15 April 2011 | Angeline Albert
UK companies were paid 25 days late on average during the first quarter of 2011, according to research by Experian.
The global information services company has revealed no signs of improvement in the number of days bills were paid late by businesses when compared with the same period last year.
Based on its late payment index, the organisation said UK businesses still face challenging trading conditions and stressed the importance of companies monitoring suppliers’ and customers’ payment performance.
Severe weather affected payment performance across businesses of all sizes during the last few months of 2010 but despite a better climate in the next quarter, the figures did not improve.
Jason Mills, head of payment performance at Experian UK & Ireland said: “It has been a tough winter for businesses, particularly small firms, and companies are cautious about making any changes to their day-to-day financial operations.”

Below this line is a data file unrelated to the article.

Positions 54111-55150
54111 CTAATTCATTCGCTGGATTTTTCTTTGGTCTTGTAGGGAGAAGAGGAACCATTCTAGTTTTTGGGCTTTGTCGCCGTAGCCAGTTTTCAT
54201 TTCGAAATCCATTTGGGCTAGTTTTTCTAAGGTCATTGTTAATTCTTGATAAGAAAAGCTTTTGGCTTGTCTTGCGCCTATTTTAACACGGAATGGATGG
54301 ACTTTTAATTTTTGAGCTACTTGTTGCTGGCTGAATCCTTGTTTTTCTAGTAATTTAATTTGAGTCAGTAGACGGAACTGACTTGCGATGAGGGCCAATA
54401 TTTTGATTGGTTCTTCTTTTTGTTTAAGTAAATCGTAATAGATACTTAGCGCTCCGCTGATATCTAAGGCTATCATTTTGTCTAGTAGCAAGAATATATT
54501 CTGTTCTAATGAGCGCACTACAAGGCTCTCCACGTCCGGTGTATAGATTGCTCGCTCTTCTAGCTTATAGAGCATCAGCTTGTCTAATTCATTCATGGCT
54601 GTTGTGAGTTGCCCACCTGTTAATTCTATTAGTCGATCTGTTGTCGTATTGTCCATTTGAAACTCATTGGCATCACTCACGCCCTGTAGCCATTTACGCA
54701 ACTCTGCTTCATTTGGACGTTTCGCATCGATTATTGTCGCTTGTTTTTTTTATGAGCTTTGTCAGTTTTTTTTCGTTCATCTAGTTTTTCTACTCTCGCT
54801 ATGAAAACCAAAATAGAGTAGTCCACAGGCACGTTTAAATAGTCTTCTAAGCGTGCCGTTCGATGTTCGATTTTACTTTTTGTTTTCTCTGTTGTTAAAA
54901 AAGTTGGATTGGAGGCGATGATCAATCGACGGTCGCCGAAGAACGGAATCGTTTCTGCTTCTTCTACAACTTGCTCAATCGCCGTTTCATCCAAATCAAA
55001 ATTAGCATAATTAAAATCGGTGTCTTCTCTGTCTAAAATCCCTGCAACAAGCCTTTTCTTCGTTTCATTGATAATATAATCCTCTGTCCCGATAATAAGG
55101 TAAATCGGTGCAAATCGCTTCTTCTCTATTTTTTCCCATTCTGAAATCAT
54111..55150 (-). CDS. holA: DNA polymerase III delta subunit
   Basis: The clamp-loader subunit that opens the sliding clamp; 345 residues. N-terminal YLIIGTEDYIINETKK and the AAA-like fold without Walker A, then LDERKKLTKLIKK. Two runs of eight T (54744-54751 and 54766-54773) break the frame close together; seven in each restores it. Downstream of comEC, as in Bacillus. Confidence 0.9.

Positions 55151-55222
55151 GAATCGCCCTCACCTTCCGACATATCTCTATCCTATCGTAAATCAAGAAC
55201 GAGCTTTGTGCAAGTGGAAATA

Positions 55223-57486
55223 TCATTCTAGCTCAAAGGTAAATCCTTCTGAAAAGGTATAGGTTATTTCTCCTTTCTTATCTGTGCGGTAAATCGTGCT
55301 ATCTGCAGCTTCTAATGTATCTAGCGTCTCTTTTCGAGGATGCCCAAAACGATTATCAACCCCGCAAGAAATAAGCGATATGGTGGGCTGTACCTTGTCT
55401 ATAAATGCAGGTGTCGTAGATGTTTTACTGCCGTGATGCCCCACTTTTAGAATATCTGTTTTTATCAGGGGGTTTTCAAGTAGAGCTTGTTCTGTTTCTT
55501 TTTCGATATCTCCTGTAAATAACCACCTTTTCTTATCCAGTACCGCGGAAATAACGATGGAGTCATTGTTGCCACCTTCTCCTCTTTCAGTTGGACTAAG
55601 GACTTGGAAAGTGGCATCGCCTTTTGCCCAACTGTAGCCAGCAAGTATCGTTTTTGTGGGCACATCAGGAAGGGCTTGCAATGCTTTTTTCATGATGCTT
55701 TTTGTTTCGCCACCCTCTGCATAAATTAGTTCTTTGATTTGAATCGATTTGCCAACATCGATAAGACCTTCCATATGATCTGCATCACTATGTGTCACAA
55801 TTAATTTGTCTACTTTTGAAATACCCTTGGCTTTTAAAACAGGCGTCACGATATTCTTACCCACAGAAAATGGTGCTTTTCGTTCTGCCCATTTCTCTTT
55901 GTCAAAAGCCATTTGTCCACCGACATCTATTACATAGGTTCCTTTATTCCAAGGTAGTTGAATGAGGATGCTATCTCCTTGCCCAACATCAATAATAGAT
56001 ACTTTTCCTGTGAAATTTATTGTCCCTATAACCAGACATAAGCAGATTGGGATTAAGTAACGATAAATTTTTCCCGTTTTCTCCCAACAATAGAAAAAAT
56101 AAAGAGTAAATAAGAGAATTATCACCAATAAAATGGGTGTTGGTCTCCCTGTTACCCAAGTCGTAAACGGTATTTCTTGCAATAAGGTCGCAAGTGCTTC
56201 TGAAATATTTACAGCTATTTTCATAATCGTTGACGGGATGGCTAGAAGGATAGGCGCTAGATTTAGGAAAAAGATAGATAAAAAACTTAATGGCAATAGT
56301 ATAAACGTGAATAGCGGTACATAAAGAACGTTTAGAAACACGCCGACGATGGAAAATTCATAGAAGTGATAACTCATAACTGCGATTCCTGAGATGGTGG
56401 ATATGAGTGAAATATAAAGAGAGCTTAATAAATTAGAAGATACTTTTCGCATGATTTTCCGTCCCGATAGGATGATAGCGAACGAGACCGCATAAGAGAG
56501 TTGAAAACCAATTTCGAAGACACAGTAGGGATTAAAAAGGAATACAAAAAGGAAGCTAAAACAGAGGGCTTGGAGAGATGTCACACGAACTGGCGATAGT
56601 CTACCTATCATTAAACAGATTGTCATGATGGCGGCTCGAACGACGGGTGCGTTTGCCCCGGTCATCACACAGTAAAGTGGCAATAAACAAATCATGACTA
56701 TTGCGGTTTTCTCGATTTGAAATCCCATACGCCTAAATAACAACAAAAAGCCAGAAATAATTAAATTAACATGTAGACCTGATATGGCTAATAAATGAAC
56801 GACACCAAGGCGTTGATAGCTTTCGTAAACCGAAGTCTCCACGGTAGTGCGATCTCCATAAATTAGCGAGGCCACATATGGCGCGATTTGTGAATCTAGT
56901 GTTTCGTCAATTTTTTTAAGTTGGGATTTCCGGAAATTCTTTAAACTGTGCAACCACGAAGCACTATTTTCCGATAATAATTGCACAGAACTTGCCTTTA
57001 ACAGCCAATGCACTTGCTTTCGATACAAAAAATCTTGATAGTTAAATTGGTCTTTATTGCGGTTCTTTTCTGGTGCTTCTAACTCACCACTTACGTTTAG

The largest businesses – those with more than 500 employees - are still the worst business group for paying bills late despite improving the length of time they took to settle bills to 34 days late in 2011’s first quarter, down from 36 days overdue the previous quarter.
Even the smallest companies who are seen as the fastest payers still failed to pay their bills under 20 days late and showed no change since the previous quarter.
Mills added: “Our analysis also shows that there is also a lesson for all firms in terms of creating and enforcing robust credit management and collection policies so that companies do not leave payment to chance. Goodwill goes a long way in business relationships, but ultimately firms need to pick up the money that they are owed promptly or they risk encountering serious cash flow issues.”
Businesses in the postal and telecommunications sector remain the slowest taking on average 46 days late. The agriculture, forestry and fishing industries and the oil sector were the only two to ensure bills were settled on average under 15 days late.